The marriage equality issue isn’t ultimately about marriage, at least, not for me. Simply and quickly put, the entire debate is yet another public opportunity to voice who deserves rights, discrimination, bastardizing, and acceptance, no hate or holds barred. Of course, technically (& on the surface of all this), I’d like the same civil rights as any other couple if I ever choose to have the government sanction my partnership, but moreover, people love to express their superiority over another group through public proclamations of “how things are” and call their opinions “arguments.” Just listen to the actual descriptors: “unnatural”, “illicit”, “against God’s will”, “gross”, “unAmerican”, etc. as though embracing such a conservative act (and marriage is very much a public statement of conservation) is a privilege for the chosen “right” people and not the “bent” gays, who are really just incorrect beings breaking laws merely by existing.
Marriage has become a metaphor for arguing over whether the queer community should be evicted and forced to live in the shadows of the “correct” society. In this way, those who see themselves as “straight” are able to assert their correctness by defining themselves in direct opposition to “gays”. Obviously, this is Binary Thinking 101 in which we define, not just in opposition, but hierarchically: one term knows it exists, and confirms it, by pointing at the other presumably-separate one and then noting its own superiority — in Binary Thinking 101, one term is always valued above the other. Western thinking sucks for this very reason: we separate and prioritize in a one-above-the-other fashion as though simplistic thought is the best way of maneuvering through the world; we don’t want to acknowledge that things are a lot more gray and complex and interrelated (& interdependent!) than “I am white because you are black” or “I am man because you are woman” because if we did, then we’d have to shed our hierarchical positioning and, in the process, fear losing what tiny bit of power we hold in the entire system. That’s why bisexuals and “forays” into “other” same-sex relationships aren’t “real” and are downgraded. They must be dismissed as illegitimate acts or temporary “freak” blips in the “normal” course of things.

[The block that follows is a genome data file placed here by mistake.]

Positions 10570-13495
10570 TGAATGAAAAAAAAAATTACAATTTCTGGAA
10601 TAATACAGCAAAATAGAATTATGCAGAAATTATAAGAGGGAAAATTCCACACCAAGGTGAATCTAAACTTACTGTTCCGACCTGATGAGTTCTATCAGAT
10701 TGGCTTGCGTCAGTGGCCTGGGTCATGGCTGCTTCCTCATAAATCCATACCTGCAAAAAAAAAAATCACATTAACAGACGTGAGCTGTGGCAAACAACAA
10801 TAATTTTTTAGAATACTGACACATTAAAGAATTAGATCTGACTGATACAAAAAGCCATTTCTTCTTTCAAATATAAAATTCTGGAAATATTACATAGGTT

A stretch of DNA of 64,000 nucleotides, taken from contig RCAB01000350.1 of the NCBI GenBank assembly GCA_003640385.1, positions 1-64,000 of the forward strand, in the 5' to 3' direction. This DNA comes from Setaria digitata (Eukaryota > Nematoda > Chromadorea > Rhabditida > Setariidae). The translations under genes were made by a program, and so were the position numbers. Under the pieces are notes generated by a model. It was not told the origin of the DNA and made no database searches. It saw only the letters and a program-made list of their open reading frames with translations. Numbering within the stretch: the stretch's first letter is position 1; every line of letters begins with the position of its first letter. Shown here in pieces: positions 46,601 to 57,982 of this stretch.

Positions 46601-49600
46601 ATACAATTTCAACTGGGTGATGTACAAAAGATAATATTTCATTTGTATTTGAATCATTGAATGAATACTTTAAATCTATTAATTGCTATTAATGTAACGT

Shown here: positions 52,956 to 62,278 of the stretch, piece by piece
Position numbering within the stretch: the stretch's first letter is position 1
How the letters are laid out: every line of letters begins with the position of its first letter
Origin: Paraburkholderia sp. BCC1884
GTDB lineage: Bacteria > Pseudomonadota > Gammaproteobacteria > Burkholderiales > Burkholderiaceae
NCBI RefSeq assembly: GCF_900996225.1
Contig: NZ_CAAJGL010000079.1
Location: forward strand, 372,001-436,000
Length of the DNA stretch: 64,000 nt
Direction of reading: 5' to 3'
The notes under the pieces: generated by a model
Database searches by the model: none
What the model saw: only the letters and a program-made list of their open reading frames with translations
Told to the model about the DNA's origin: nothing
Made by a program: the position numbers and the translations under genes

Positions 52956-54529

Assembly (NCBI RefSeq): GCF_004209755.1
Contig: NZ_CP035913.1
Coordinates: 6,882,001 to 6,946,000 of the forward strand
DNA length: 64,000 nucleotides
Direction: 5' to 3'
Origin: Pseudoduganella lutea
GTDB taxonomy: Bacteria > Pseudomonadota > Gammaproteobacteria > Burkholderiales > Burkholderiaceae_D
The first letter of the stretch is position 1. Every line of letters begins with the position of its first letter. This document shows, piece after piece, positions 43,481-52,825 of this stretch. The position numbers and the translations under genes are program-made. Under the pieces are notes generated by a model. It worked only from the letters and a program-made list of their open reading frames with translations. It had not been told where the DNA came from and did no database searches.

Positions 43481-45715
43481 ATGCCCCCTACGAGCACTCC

Same holds true for stay-at-home fathers who don’t abide by traditional roles (among many other “unusual” examples I don’t have time to list) – they are “perversions” of manhood who receive a lot of mockery from “real men” often. “You are feminine but I am masculine.” Anything that doesn’t fit the correct view of the tyranny of the norm becomes a target to ignore or publicly ridicule until it hides in shame or morphs into its proper role. Mainstream values need these blips on the radar to stay in power, and all of what I’m touching on is just the tiniest tip of the iceberg. So yes, “Marriage equality” is only one more way into publicly announcing exactly what the “norm” should be, and from my perspective, it’s pretty bleak. Can’t we find another way, or ways, to be in relation to each other that escapes the misery of positioning you over me over the next guy – who is “better”, who has the “best” stuff? I’d give it all away if we could have one big friggin’ potluck and enjoy each other’s company until the end, when we’ll all be scrambling for clean water and dry land…